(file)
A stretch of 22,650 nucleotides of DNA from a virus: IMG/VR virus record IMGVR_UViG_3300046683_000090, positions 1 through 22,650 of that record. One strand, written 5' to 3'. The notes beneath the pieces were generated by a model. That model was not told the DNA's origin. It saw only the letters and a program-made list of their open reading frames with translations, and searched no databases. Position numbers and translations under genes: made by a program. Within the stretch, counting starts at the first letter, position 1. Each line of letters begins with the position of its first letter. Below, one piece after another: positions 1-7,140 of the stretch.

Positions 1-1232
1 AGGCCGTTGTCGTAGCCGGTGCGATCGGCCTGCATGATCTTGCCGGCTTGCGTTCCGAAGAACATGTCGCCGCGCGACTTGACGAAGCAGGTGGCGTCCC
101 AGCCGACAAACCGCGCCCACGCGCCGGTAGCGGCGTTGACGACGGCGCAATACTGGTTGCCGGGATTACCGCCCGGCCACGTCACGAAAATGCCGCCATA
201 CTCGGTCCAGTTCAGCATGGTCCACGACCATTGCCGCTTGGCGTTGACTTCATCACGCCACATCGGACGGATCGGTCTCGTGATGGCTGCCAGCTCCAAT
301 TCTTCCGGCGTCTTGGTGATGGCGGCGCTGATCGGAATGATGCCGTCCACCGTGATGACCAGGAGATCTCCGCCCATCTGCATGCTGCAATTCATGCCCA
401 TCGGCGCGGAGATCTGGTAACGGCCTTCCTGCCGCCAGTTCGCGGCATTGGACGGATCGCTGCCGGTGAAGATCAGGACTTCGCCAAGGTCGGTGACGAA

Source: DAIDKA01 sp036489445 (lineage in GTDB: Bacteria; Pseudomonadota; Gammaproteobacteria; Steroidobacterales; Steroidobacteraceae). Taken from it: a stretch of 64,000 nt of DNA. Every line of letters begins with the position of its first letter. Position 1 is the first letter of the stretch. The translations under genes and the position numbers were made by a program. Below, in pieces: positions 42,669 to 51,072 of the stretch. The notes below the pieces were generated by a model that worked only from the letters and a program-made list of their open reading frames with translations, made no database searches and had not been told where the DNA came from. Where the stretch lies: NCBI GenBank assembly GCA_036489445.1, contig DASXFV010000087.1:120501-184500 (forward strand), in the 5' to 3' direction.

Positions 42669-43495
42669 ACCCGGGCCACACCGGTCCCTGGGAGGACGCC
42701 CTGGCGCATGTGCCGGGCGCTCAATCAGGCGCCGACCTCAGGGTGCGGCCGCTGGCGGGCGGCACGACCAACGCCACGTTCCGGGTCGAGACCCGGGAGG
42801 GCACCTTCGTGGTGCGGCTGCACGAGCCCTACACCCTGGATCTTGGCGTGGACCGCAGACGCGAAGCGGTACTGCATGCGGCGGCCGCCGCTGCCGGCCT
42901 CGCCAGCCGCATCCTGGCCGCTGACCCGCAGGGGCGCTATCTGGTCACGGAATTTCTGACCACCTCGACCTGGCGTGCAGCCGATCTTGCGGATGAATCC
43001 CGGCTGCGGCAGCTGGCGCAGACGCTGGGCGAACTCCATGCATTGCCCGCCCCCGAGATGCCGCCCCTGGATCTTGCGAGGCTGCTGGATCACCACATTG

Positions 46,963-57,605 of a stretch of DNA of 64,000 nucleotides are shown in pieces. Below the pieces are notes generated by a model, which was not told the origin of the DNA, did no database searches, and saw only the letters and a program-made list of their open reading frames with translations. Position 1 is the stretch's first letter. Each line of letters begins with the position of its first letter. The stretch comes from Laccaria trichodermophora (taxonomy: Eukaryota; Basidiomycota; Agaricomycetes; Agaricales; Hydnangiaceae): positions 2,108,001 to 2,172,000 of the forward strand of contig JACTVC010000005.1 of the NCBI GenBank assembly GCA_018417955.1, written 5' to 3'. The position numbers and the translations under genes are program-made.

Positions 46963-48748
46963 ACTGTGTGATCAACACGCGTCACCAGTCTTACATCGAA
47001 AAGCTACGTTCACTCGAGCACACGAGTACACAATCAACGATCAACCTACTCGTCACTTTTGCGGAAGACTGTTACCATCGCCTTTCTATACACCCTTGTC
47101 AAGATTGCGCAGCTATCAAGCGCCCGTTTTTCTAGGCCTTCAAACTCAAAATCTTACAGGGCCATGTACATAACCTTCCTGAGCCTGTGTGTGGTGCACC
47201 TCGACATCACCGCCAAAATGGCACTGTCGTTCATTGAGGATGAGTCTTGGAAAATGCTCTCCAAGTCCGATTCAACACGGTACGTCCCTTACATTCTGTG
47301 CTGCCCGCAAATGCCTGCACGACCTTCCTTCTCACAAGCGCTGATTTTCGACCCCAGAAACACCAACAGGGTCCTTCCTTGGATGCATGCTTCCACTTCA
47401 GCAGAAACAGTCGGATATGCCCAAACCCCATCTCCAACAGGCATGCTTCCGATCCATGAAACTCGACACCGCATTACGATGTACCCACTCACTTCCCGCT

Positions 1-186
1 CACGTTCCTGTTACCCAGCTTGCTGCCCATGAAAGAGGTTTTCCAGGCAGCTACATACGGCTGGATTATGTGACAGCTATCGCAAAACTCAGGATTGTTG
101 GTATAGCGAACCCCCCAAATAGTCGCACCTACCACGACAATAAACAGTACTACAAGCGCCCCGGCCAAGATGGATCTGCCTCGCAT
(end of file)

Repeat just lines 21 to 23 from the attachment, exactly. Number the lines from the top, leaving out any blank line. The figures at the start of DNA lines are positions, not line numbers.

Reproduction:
47301 CTGCCCGCAAATGCCTGCACGACCTTCCTTCTCACAAGCGCTGATTTTCGACCCCAGAAACACCAACAGGGTCCTTCCTTGGATGCATGCTTCCACTTCA
47401 GCAGAAACAGTCGGATATGCCCAAACCCCATCTCCAACAGGCATGCTTCCGATCCATGAAACTCGACACCGCATTACGATGTACCCACTCACTTCCCGCT

Positions 1-186